Article by Benjiman Grutner
My senior year of college in America, I was sitting in my favorite tiny bar with my usual “corona-no-lime” during one of the senior-nights in our small college town. A very close friend of mine, let’s call her K, (my housemate since sophomore year) tossed her coat into the booth across the table from me and sat down. She looked right at me with a perplexed and thought- ful look. She had my attention. Then she shared with me the experience that had been afflicting her. “So, last weekend I was in Chicago visiting my mom, and she took me to a fortune teller.” If you knew how I feel about fortune telling, you could probably predict the ‘uh-oh’ that slipped out of my mouth at that moment. “Well, she asked the fortune teller to tell me my future, and she said—seriously—that I would end up with several kids by different guys!” I immediately looked away. “Can you believe that?” She threw her head back and took a swig from her cheap draft.
“Actually…” she looked back at me more in surprise, “I can believe it.” She looked at me a moment, perhaps expecting some sort of ‘ha-ha, just kidding,’ but I gave her nothing.
She grabbed her coat without looking at me, saying she didn’t really feel like drinking anymore tonight. Can’t blame her. After chasing her to the bar and hold- ing her attention while she was waiting to pay her tab, I explained; K didn’t really know what she wanted. She didn’t have a plan. She was an art student who I’d 64 xianease ￼ JAN/feb 2014 seen making one random life decision after another all through college. She was unfocused and unguided, fol- lowing the whims of a young, untamed heart. The rec- ipe for disaster. Finally, after expressing these things to her, she calmed down enough to hear me out, trust- ing that after three or four years of friendship I wasn’t just insulting her or grossly underestimating her out of ignorance. I was serious and I was using this op- portunity to get a very important point across…If you don’t know what you want from this world, this world takes what it wants from you, and it doesn’t care what you’re left with. After some time, and cooling down a bit, she understood, and even forgave my less-than- delicate approach.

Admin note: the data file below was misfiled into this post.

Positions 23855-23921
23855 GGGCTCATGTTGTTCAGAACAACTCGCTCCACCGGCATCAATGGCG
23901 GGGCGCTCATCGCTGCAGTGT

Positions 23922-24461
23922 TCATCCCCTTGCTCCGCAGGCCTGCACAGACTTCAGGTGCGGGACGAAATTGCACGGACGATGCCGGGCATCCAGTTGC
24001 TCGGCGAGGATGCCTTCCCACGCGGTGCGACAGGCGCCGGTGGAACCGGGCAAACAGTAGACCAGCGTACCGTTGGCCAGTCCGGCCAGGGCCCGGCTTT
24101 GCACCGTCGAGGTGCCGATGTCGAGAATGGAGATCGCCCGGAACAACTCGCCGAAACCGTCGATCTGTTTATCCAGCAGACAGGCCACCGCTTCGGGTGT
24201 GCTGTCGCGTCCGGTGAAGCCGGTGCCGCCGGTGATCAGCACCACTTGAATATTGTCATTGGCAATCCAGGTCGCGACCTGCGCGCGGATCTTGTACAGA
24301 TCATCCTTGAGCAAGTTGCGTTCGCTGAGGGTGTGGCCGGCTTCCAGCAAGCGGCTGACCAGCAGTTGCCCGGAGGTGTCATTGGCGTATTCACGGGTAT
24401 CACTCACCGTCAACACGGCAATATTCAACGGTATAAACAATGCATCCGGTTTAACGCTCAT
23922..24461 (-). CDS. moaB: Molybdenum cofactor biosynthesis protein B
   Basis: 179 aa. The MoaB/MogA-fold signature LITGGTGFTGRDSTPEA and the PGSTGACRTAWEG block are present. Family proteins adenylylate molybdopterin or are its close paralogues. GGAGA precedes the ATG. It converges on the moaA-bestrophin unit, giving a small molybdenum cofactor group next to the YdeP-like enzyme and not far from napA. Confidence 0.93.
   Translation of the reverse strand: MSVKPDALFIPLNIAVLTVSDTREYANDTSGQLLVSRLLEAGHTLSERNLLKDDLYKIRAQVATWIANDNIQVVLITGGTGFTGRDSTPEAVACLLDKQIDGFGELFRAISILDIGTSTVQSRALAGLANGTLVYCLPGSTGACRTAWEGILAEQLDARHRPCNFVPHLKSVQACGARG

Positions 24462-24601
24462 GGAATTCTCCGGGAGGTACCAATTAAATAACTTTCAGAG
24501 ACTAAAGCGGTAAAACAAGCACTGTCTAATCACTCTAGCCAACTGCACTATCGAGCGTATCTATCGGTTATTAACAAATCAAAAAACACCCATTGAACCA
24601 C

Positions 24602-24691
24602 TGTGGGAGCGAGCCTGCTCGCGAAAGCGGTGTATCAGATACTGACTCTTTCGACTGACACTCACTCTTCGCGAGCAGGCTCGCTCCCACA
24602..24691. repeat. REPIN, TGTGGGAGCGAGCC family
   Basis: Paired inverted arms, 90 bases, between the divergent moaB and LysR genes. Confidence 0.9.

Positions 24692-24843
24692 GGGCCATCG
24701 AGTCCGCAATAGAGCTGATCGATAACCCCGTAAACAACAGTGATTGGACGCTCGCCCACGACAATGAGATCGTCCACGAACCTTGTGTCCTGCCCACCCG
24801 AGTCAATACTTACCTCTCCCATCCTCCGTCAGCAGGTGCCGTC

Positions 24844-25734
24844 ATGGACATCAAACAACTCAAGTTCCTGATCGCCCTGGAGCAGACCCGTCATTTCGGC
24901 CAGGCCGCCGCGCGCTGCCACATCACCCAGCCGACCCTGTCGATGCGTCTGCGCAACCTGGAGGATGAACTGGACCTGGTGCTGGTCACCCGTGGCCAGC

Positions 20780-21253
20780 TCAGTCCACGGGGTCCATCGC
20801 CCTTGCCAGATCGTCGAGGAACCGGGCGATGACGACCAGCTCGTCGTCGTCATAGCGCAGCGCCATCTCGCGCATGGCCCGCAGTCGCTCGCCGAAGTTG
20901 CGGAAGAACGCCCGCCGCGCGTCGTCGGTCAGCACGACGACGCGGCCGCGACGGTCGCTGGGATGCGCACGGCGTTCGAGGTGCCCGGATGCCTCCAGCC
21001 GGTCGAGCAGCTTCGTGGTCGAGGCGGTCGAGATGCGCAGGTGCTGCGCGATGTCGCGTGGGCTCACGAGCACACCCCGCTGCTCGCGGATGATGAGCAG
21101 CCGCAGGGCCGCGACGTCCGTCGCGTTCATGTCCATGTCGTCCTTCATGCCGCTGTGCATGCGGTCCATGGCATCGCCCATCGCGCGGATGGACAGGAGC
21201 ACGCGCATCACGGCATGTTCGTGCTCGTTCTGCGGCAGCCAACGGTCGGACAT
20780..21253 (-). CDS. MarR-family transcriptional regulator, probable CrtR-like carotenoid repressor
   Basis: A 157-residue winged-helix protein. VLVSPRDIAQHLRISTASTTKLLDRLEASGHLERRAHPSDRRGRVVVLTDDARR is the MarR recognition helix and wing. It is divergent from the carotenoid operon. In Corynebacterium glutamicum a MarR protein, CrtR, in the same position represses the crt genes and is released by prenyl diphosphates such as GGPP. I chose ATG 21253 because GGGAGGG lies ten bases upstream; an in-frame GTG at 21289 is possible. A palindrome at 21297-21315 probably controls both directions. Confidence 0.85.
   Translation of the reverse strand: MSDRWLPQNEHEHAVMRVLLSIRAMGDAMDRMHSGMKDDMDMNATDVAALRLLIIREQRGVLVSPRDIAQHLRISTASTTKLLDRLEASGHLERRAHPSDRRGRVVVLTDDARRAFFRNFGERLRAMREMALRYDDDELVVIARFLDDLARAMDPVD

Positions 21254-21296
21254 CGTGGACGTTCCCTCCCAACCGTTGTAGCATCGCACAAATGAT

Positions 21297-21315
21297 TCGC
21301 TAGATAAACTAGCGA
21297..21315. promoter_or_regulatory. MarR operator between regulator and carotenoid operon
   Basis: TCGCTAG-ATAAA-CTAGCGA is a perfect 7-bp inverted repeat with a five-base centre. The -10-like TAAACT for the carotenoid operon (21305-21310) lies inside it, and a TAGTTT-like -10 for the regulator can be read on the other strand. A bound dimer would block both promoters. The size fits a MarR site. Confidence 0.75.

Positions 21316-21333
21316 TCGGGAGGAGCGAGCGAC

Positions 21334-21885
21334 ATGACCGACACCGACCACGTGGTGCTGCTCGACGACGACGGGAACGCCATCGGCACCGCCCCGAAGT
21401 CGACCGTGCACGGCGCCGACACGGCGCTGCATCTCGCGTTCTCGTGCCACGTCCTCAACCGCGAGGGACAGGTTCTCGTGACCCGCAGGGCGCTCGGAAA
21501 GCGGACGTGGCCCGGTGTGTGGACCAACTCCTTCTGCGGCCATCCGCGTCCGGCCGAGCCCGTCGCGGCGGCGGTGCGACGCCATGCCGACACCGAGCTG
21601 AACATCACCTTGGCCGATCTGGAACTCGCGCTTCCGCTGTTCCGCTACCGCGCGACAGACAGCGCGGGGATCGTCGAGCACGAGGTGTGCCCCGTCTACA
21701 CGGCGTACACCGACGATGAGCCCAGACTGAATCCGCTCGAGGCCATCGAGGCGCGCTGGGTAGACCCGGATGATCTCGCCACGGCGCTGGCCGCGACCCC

A couple years later, I find myself in Xi’an, China, a rap- idly ‘capitalizing’ city with new and astounding devel- opments each year. I help a rapidly growing English school in a small county town outside Xi’an. As if to prove I had been right, a new teacher recently came to try out our growing school, and had quite a tale to tell. This guy had traveled China hoping to find work with which to support his family back home as well as feel he had really made a difference in some students’ lives. But one after another, teaching organizations failed to meet his hopes, until he found himself in league with a couple businessmen who sought to open a school and advertise it via having a foreign teacher. When asked what he wanted out of the job, he said he wasn’t sure, he just wanted to teach. Sounds pretty well-meaning, right? Well, this fair-hearted soul winds up pouring his salary for his entire first year into a new school that he was basically left in charge of building from scratch, a nearly insurmountable goal for most any foreigner in China. In the end, one of the partners, their local con- tact, backed out and walked away, leaving the school to slowly decay and close down. My friend was scarred for life. He’d put everything he had for the past year into this fledgling school, loved the students, trained the teachers, and organized the curriculum. And in the end, he was left with nothing to show for it.